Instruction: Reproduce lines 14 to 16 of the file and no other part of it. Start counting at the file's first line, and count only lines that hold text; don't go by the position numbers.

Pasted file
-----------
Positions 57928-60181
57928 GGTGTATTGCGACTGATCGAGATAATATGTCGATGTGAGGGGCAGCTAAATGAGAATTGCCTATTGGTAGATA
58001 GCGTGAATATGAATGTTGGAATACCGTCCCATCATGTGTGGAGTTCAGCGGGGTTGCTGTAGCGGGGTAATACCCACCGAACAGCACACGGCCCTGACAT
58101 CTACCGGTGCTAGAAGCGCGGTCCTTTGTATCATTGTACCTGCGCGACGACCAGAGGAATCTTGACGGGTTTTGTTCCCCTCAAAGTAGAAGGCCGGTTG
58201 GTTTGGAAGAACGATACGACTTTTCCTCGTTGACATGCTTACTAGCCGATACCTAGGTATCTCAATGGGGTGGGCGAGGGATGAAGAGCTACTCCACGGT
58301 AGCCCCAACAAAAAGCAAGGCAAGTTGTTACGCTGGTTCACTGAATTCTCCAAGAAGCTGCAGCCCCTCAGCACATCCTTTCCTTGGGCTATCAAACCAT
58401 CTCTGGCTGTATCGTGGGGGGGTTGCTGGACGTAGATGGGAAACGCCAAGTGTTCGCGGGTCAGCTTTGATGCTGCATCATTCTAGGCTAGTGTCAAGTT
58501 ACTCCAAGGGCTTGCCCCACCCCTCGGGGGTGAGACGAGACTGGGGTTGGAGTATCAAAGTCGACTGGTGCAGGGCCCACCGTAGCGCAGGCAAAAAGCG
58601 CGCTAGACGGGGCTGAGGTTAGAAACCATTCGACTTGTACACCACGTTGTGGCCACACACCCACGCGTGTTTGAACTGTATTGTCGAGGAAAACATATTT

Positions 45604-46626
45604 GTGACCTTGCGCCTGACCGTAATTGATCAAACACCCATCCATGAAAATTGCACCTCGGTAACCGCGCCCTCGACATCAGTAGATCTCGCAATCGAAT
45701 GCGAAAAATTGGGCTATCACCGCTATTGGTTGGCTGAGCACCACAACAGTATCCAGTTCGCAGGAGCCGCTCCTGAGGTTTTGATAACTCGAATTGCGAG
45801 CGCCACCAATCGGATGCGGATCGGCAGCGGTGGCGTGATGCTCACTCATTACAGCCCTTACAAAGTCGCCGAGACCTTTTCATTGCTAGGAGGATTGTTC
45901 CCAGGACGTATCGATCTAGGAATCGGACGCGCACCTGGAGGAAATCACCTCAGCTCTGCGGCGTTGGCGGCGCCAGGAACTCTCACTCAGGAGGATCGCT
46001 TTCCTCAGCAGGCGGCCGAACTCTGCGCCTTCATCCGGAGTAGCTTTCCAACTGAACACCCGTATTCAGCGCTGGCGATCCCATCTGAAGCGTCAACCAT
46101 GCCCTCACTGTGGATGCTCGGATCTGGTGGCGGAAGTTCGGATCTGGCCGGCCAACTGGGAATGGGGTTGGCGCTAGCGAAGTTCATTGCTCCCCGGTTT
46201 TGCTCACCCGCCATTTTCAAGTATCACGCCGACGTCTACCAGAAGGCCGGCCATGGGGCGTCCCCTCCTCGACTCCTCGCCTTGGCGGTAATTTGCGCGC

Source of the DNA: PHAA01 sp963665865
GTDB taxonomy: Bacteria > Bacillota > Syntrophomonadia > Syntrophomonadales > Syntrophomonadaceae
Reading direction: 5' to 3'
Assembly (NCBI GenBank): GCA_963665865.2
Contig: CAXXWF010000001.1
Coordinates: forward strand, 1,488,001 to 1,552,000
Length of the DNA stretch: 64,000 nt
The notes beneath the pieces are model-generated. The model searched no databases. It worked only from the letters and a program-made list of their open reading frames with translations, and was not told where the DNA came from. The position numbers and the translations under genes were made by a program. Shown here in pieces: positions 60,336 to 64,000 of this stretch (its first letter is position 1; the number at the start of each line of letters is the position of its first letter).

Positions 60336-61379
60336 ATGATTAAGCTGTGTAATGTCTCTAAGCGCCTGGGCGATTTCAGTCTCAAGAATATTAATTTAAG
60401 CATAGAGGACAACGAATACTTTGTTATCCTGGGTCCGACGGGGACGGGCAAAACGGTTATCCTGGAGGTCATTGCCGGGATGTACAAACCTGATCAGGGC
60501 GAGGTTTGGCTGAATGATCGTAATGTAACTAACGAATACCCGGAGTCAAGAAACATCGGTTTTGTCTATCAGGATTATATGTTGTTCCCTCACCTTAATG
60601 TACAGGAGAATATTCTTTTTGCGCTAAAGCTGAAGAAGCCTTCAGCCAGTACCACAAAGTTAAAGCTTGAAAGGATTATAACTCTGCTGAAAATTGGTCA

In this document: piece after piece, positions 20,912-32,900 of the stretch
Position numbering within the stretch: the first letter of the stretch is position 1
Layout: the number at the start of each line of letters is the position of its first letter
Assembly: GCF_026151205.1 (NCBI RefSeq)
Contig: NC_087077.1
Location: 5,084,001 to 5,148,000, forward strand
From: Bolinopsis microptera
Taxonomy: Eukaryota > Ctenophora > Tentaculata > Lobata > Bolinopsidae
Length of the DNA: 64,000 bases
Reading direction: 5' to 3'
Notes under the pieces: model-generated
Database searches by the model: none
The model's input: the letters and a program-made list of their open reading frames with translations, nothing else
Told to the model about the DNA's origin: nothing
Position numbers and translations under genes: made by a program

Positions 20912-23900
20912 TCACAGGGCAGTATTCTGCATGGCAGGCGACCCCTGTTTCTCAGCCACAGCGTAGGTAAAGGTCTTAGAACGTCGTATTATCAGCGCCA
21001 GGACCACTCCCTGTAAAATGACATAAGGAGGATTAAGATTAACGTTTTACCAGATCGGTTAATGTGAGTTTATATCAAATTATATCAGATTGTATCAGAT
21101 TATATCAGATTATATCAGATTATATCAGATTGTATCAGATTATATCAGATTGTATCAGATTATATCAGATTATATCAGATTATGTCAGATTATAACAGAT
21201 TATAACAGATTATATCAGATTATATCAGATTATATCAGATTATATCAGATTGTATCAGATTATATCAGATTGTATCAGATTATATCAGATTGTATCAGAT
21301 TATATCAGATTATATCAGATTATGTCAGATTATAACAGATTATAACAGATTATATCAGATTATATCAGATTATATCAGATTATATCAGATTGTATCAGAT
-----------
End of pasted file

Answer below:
45901 CCAGGACGTATCGATCTAGGAATCGGACGCGCACCTGGAGGAAATCACCTCAGCTCTGCGGCGTTGGCGGCGCCAGGAACTCTCACTCAGGAGGATCGCT
46001 TTCCTCAGCAGGCGGCCGAACTCTGCGCCTTCATCCGGAGTAGCTTTCCAACTGAACACCCGTATTCAGCGCTGGCGATCCCATCTGAAGCGTCAACCAT
46101 GCCCTCACTGTGGATGCTCGGATCTGGTGGCGGAAGTTCGGATCTGGCCGGCCAACTGGGAATGGGGTTGGCGCTAGCGAAGTTCATTGCTCCCCGGTTT